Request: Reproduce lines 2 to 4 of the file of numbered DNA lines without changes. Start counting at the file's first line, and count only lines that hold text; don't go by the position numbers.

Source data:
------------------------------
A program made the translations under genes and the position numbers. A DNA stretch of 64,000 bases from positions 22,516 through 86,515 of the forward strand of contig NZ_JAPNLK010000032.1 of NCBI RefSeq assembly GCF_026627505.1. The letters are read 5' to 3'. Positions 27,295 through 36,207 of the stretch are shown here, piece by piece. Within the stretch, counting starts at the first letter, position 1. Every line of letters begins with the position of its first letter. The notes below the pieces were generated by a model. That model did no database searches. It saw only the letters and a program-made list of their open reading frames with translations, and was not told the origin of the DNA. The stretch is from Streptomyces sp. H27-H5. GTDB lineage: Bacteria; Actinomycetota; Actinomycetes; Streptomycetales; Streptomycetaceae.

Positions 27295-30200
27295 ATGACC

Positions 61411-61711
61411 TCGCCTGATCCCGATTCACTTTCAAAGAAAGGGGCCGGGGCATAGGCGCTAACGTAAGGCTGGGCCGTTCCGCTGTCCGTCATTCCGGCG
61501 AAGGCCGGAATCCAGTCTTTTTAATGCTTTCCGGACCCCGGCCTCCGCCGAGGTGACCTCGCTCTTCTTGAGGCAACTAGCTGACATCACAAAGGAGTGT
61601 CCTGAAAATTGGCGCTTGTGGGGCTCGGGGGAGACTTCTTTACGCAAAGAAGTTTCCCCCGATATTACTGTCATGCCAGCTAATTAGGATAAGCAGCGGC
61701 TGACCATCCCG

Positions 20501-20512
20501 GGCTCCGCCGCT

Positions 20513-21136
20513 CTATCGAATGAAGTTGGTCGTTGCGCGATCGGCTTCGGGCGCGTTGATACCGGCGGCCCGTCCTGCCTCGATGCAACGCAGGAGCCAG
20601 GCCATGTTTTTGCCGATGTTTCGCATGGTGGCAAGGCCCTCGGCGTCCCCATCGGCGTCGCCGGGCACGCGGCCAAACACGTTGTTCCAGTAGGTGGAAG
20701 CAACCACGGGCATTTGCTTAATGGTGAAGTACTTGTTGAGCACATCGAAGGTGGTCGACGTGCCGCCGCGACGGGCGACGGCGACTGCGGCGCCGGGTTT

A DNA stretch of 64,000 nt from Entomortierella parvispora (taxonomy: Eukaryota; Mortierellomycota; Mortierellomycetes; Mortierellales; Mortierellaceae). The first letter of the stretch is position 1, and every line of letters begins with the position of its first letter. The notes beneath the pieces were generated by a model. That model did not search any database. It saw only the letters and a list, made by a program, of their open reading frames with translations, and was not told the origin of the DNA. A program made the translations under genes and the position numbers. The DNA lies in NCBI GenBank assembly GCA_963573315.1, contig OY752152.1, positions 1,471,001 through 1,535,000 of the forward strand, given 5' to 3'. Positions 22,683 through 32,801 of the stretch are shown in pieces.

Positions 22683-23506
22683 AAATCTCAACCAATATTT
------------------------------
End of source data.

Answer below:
Positions 27295-30200
27295 ATGACC

Positions 61411-61711